A cleft lip is an opening in the lip. A cleft palate is an opening in the roof of the mouth. Both are caused by incomplete development before birth. 

Occurring in one in 600 births each year in the U.S., cleft lip and cleft palate are among the most common conditions found in newborn babies.

Wake Forest Baptist Health's cleft and craniofacial team is a national leader in cleft and craniofacial care, and has served patients throughout the region since 1977. 

Cleft lip and cleft palate can occur separately, or at the same time.

  • Cleft lip: The lip forms during the second month of development, when three separate parts come together. Usually, two vertical lines called “philtral columns” are present where this fusion occurs. When the parts from the side don’t fuse with the center part, a unilateral (single) or bilateral (double) cleft lip occurs. 
  • Cleft palate: Cleft palate occurs in a similar way, when the left and right parts of the palate fail to fuse normally. 

It’s important to have a child followed by a formal cleft team, as care is best provided using a multidisciplinary approach. Wake Forest’s cleft team includes speech and swallow therapists, audiologists, geneticists, orthodontists, plastic surgeons, and otolaryngologists.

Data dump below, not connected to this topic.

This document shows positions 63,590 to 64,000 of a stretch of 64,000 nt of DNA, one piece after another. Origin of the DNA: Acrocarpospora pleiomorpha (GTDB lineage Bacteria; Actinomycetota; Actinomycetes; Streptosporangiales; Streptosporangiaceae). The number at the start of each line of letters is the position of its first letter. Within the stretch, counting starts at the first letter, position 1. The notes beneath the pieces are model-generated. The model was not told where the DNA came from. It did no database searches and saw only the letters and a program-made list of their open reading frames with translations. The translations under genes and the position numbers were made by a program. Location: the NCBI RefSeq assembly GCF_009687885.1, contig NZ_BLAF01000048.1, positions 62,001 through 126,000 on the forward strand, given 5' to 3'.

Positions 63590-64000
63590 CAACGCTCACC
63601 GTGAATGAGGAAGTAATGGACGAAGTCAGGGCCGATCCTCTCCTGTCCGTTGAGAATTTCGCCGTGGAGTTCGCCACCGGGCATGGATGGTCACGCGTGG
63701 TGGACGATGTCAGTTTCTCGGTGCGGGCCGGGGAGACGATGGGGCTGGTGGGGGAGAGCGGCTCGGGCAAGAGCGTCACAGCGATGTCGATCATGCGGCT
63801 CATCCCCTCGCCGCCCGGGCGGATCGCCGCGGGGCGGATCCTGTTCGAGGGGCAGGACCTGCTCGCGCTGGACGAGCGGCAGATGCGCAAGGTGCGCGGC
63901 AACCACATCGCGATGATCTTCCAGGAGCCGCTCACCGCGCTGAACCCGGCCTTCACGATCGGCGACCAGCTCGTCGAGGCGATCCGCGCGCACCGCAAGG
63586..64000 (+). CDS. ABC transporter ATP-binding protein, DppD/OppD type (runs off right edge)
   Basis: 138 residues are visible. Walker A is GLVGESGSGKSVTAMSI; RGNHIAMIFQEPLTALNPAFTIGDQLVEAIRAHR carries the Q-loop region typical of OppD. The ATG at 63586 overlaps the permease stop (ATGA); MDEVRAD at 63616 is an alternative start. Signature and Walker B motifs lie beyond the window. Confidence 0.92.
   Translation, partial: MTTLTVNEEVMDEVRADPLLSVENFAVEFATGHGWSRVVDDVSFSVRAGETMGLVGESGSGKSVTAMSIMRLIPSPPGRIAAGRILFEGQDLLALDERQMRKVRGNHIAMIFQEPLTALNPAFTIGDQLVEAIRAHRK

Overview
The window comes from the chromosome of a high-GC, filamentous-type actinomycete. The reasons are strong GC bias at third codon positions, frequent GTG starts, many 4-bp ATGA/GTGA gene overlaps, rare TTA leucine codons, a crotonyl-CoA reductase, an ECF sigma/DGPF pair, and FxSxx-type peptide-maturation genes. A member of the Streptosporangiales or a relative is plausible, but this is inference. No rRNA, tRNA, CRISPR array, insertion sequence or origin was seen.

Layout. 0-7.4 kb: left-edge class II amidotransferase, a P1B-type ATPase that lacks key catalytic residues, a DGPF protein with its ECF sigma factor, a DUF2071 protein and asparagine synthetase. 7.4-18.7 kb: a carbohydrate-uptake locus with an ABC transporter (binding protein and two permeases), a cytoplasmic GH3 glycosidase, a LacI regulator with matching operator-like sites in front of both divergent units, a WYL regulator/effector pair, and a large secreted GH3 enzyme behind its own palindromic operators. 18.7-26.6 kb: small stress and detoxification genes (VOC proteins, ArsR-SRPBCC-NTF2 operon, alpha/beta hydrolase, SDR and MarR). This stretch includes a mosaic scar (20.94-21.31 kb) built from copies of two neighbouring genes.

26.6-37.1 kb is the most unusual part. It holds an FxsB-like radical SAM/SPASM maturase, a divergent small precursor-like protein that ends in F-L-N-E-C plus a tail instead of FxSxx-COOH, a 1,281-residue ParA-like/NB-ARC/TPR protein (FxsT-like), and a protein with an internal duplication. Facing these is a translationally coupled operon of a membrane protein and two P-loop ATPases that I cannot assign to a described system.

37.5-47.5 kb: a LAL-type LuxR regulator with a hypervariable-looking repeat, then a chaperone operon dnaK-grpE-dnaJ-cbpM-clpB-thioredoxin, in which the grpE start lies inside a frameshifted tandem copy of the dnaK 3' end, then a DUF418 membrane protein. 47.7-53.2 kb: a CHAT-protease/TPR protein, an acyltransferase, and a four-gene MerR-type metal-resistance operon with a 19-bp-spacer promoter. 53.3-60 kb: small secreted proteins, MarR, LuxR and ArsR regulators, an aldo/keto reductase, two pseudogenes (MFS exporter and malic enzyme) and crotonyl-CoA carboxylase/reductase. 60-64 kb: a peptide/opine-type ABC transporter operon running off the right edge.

The Team Approach to Cleft Care

The team approach of the Wake Forest Baptist Health Cleft and Craniofacial team is the absolute best way to make sure children like Matthew get all of their care needs met. 

Identifying Cleft Lip and Palate

Clefts that involve the lip are usually identified during prenatal ultrasound. A cleft palate which occurs without cleft lip isn’t often seen with ultrasound, and may come as a surprise to families when the baby is born.

Effects of Cleft Lip and Palate

Clefts can affect babies and children in different ways. A cleft palate can make it difficult to feed adequately, and babies may require a special bottle. 

Later in life, clefts can affect speech and the growth of the teeth or upper jaw. 

Caring for Children with Cleft Lip and Palate

Care for children with clefts is highly individualized. Newborn babies with clefts should be seen within the first few weeks of birth, for an assessment of feeding and weight gain by both a speech pathologist and plastic surgeon.

At Wake Forest Baptist, infants with a cleft lip may be offered “nasoalveolar molding,” in which a custom retainer is placed by Dr. Kate Lambert, a pediatric dentist, to help align the babies’ gums and shape the nostrils prior to surgery. 

Surgery to repair the cleft lip typically happens between three and six months of age. 

Repair of the cleft palate is performed around 12 months of age, and may be separated into two separate operations, depending on how wide the cleft gap is and whether it affects both the hard and soft palate. 

Beginning at age 3, children with clefts may begin attending formal cleft clinics, a once-a-year visit during which they’ll be seen by team members from each specialty. This allows us to comprehensively make recommendations to help address problems with hearing, speech, development, and tooth and jaw development.